Mr. Hattersley : With reference to the diary, I take it that the Prime Minister is now saying that the economy will begin to improve by Christmas. Every time he makes a prediction about improvement, he gets further and further away. I shall therefore ask him a simple question based on his own pathetic analysis of when the economy might begin to improve. First, can we be assured that by Christmas and in the three areas about which I have asked the right hon. Gentleman–investment, unemployment and growth–this country will be doing at least as well as Greece, Portugal and Turkey? May we also be assured– [Interruption.]

Mr. Speaker : Order.

Mr. Hattersley : Will the Prime Minister now also answer the question from which he ran away last Tuesday? Since, during the three years of decline, he has been Chief Secretary, Chancellor and Prime Minister, will he accept his own responsibility for those three years of disaster?

The Prime Minister : On the subject of predictions, with which the right hon. Gentleman began his lengthy third question, he will recall predicting that unemployment would be 4 million in 1987–he is in no position to talk about predictions. As for the position at the end of the year, as a former sacked shadow Chancellor the right hon. Gentleman should know that we will set out our predictions in the autumn statement.

Sir Peter Emery : Will my right hon. Friend assure the House that he and his Government will ensure that the military level of our forces will always be sufficient to meet the defence needs of the realm and of our military commitments overseas?

The Prime Minister : Yes, Sir.


South London

Q2. Mr. Simon Hughes : To ask the Prime Minister, when he will next pay an official visit to south London.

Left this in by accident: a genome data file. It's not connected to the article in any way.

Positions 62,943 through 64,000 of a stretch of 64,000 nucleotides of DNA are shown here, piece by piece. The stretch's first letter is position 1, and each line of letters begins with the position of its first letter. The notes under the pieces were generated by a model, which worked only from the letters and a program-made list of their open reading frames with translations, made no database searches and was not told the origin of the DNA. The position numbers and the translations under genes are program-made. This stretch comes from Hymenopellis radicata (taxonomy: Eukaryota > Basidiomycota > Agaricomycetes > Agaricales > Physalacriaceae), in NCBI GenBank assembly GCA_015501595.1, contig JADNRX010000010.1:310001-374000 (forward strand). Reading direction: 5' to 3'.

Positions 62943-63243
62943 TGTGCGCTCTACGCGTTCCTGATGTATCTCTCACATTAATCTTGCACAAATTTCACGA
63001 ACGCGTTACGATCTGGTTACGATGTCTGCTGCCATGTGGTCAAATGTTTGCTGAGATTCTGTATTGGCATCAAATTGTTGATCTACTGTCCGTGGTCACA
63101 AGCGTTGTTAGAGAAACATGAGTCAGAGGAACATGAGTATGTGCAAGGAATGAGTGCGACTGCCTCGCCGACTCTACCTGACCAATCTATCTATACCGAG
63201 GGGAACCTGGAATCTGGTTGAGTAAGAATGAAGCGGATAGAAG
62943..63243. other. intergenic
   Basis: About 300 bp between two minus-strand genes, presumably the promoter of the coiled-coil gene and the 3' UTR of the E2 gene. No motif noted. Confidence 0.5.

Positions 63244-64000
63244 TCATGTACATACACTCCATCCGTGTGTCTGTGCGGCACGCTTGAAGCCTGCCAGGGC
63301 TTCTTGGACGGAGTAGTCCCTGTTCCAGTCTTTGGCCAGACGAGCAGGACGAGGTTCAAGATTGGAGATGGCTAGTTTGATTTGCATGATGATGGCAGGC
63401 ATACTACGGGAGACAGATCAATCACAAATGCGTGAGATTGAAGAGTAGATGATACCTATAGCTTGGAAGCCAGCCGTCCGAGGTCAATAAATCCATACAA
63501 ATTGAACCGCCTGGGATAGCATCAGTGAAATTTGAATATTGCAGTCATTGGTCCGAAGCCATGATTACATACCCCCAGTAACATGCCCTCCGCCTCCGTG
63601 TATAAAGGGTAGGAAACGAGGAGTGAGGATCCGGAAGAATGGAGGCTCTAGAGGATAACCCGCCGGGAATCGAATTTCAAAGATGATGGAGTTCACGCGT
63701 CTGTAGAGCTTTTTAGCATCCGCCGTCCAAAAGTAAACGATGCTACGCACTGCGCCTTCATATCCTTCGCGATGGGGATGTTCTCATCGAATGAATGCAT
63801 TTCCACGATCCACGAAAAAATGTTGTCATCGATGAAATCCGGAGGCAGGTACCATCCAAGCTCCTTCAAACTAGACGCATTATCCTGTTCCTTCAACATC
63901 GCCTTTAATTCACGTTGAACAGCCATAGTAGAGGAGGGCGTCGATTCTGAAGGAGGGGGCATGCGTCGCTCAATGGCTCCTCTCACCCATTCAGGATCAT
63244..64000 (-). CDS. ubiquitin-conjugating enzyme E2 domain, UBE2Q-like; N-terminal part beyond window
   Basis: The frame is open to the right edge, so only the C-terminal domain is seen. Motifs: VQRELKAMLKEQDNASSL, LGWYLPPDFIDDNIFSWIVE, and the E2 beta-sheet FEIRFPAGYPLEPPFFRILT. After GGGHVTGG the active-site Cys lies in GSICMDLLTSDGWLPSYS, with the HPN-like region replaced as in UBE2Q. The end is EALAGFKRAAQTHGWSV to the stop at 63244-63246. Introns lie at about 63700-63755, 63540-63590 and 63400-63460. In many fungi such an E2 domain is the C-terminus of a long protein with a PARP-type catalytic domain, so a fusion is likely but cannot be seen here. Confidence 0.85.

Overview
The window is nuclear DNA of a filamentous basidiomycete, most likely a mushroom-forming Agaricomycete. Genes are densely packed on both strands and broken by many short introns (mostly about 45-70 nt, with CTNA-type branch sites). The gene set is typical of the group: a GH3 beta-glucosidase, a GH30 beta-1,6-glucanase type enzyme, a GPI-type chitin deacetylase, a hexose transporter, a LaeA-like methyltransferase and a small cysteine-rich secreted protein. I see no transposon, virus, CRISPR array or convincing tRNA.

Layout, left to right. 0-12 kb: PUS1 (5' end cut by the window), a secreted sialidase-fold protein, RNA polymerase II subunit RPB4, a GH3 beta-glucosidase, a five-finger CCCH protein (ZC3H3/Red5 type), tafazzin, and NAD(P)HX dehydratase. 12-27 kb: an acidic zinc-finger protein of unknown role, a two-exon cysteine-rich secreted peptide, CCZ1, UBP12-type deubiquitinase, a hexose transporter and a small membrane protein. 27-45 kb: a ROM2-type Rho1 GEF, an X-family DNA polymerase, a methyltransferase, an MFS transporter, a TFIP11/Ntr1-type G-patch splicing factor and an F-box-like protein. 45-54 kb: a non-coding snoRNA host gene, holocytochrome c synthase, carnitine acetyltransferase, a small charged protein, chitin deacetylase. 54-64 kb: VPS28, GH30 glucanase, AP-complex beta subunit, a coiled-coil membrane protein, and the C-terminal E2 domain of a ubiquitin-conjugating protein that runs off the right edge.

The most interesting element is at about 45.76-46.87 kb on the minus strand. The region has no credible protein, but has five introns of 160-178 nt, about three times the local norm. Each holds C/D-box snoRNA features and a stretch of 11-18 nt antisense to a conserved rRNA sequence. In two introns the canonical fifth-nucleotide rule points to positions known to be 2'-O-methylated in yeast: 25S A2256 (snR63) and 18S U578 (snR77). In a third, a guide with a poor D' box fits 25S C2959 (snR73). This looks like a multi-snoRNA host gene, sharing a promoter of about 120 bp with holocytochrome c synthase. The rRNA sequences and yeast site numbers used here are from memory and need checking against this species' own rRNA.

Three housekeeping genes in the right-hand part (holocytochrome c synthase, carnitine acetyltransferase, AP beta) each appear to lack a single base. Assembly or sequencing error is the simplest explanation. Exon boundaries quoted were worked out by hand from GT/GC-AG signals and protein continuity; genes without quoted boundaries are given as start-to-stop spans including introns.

The Prime Minister : I am making plans for a series of visits to all parts of the country and I very much hope to include south London among them.

Mr. Hughes : Given that youth unemployment has risen in the four inner south London boroughs by 53 per cent. in the past year, and that more than one in two crimes in the capital are committed by young people, will the Prime Minister, as a south London boy who became the youngest Prime Minister this century, make a personal commitment to the young people of south London by coming to visit them and the youth service south of the river, to see their desperate state and to make sure that he and the Government commit the personnel, resources, training and jobs to ensure that young people today have the opportunities that he is glad he had?

The Prime Minister : I share the hon. Gentleman’s concern about the opportunities that are necessary for young people in the inner-London area. One of the principal problems for many years was the treatment of education under the regime of the Inner London education authority, which has been continued by the disgraceful attitude that some of the inner London boroughs take to the way in which they deal with education. That dramatically damages the employment prospects of youngsters. Another factor that caused unemployment in inner London was the capacity of Labour councils, under the old system, to put up business rates to such an extent that businesses left inner London.

Mr. Peter Bottomley : If my right hon. Friend gets the chance to come to south-east London, he will find himself in the area covered by the Greenwich building society and the Woolwich building society. Will he see whether it is possible, on Monday when clause 52 of the Finance Bill is considered in the House, to have an open debate on the way that that clause adversely affects the Greenwich building society, but not the Woolwich building society, so that Parliament can decide openly what should happen in the future?

The Prime Minister : Parliament is always in a position to decide openly on the matters before it, and that will undoubtedly be the case when we debate the Finance Bill.

Ms. Hoey : The Prime Minister knows that unemployment has risen in south London, and that he has cut training places there. When will he put more money into training there and give young people real training prospects?